In America, economic incentives are increasingly aligned to reward creativity. Automation continues to erode the human role in repetitive work, and the pandemic has only accelerated this process. As Seth Godin says, if your job description can be written down, your job is going away. What A.I. won’t soon replace is humans’ capacity to invent, to draw lateral connections across disparate domains of information, impulsively drafting the new.
The shifting role of the human worker in an automated economy is common knowledge in the professional world, but as of yet, creativity seems to be generally misunderstood. Our technological environment isn’t designed with creativity in mind, our professional culture largely operates to stifle it, the taboos and standards of the old industrial economy linger, hanging like a noose over the head of anyone who might risk exploring.
Thus far, attempts to bring out creativity in the workforce have been clumsy. Bean bag chairs and ping pong tables; perhaps reclaiming a few physical tokens of childhood will summon up the vast sense of possibility known only to those who’ve yet to work a salaried position? Open offices and large co-working spaces; maybe chronic distraction will make people more insightful?
Such designs are admirable in their intent, but the execution betrays a fundamental flaw in the understanding of creativity. Transforming the workforce from a herd of industrial subordinates into freewheeling creatives is going to take more than a couple surprising pieces of furniture and larger allowances of work-from-home time. Scientifically, we are only at the very beginning of our journey to understand how the human mind operates, but individually, every creative professional has their rituals and heuristics, proof that they understand creativity well enough to get paid. Such people can see the efforts of professional management for what they are: a veneer on the status quo, a wig on a pig to make it a horse.
Creativity is a background program that only gets called up at the poles of human experience: pure idleness and intense pressure. Creativity will never be called up during the chronic stress of planned engagement. The non-linear operation behind the light bulb moment is allergic to categorization, prescription, and expectation.
Tell that to someone trying to run a creative assembly line. “Sorry boss, the only way you’ll get results outta me is if you prescribe nothing and expect even less.” Wouldn’t that be the sweetest gig ever? Getting paid to sit around doing nothing on the off chance something strikes you?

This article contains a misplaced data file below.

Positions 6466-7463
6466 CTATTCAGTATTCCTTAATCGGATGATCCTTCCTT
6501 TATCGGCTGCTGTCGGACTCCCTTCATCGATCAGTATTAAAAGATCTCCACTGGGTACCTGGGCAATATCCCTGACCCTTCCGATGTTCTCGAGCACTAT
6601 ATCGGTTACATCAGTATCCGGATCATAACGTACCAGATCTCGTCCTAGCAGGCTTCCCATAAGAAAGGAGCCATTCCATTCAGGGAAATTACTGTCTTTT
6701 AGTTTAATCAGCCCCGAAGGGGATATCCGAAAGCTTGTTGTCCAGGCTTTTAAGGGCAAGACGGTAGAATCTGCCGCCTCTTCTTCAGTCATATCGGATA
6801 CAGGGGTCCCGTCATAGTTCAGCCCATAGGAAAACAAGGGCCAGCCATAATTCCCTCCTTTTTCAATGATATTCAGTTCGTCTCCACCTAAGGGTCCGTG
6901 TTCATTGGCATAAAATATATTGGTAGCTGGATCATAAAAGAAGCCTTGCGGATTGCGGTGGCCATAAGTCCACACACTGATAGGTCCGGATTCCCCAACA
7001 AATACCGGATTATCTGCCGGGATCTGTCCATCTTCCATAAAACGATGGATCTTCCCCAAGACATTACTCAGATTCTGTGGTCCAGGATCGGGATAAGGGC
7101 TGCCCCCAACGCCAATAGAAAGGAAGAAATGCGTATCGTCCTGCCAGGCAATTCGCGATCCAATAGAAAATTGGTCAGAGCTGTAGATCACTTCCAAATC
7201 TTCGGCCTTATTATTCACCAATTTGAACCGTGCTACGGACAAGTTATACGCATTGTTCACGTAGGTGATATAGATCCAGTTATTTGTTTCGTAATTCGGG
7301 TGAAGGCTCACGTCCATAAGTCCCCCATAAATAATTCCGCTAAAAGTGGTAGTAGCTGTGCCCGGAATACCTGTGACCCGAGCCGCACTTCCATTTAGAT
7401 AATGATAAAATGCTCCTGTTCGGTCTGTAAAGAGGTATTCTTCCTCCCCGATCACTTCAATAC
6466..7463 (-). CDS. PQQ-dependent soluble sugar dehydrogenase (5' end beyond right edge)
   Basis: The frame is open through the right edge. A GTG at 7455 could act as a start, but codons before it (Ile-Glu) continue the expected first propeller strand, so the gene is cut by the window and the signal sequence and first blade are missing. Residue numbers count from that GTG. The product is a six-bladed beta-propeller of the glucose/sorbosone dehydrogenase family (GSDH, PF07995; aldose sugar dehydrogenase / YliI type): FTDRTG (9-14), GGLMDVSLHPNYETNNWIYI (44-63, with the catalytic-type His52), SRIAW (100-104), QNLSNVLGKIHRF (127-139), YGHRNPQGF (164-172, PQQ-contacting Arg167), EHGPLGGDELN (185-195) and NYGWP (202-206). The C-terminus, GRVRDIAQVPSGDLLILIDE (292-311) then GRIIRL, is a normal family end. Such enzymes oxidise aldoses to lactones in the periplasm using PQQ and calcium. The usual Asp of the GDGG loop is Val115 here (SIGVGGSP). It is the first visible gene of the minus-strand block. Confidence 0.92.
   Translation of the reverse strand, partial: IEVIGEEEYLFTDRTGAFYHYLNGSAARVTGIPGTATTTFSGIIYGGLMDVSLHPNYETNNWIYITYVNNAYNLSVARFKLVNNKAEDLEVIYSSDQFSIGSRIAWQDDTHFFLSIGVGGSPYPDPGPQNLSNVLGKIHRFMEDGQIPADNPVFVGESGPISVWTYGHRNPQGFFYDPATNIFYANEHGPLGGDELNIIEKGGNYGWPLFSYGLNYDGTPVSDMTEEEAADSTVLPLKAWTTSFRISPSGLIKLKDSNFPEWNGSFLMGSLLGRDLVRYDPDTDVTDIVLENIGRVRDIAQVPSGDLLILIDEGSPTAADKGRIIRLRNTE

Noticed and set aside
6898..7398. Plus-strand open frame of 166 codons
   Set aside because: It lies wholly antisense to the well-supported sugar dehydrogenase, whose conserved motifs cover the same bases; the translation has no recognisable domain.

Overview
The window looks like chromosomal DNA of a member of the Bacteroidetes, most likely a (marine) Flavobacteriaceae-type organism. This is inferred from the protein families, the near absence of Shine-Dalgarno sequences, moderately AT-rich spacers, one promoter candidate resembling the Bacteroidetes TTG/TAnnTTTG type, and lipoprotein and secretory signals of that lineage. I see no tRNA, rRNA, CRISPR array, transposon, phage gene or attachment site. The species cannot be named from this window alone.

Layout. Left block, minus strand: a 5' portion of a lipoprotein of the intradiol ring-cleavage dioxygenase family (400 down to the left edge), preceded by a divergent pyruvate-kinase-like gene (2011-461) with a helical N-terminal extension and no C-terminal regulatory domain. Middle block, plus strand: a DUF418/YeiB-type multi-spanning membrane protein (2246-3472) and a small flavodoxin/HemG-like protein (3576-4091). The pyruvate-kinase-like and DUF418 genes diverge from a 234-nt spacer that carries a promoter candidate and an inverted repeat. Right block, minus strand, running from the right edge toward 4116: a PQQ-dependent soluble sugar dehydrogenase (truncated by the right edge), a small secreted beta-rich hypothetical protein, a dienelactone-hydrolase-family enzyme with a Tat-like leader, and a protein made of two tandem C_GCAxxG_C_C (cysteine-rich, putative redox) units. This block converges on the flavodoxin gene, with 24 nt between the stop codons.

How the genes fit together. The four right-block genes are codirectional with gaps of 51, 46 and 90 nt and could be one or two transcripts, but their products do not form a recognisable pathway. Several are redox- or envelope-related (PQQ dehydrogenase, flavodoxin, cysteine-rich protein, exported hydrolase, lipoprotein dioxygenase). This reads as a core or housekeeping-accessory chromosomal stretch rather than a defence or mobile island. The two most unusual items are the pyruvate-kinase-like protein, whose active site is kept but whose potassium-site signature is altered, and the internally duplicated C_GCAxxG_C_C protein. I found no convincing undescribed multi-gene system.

This predicament demonstrates that changing the furniture isn’t enough. The response to this problem, thus far, has been to go back on any genuine effort to understand how creativity operates. To meet the demands of the new economy, the system will only go as far as it can without dismantling anything. Too bad for the system that creativity actually is the new currency and lip service isn’t enough to bring it out of the employees. Organizations that don’t radically alter their structure, tools, and expectations will be replaced by upstarts.
I don’t have a silver bullet to offer, because fostering creativity isn’t a top down solution. In fact, one of the best ways to stifle someone’s imagination is to command them to use it. I do predict, however, one attribute of companies that will successfully foster creativity: they’ll be composed solely of employees who love what they do. People who would do it for a hobby if they weren’t lucky enough to be getting paid. This alone would radically alter every large company currently in business, and many small ones too.
The new economy is upon us and actively unfolding. Accepting that non-creative work is going the way of the dinosaurs is the first step in staying alive. The next step is radical, and only a few organizations will be brave enough to take it to its logical conclusion. May you be lucky enough to find yourself aboard one that does.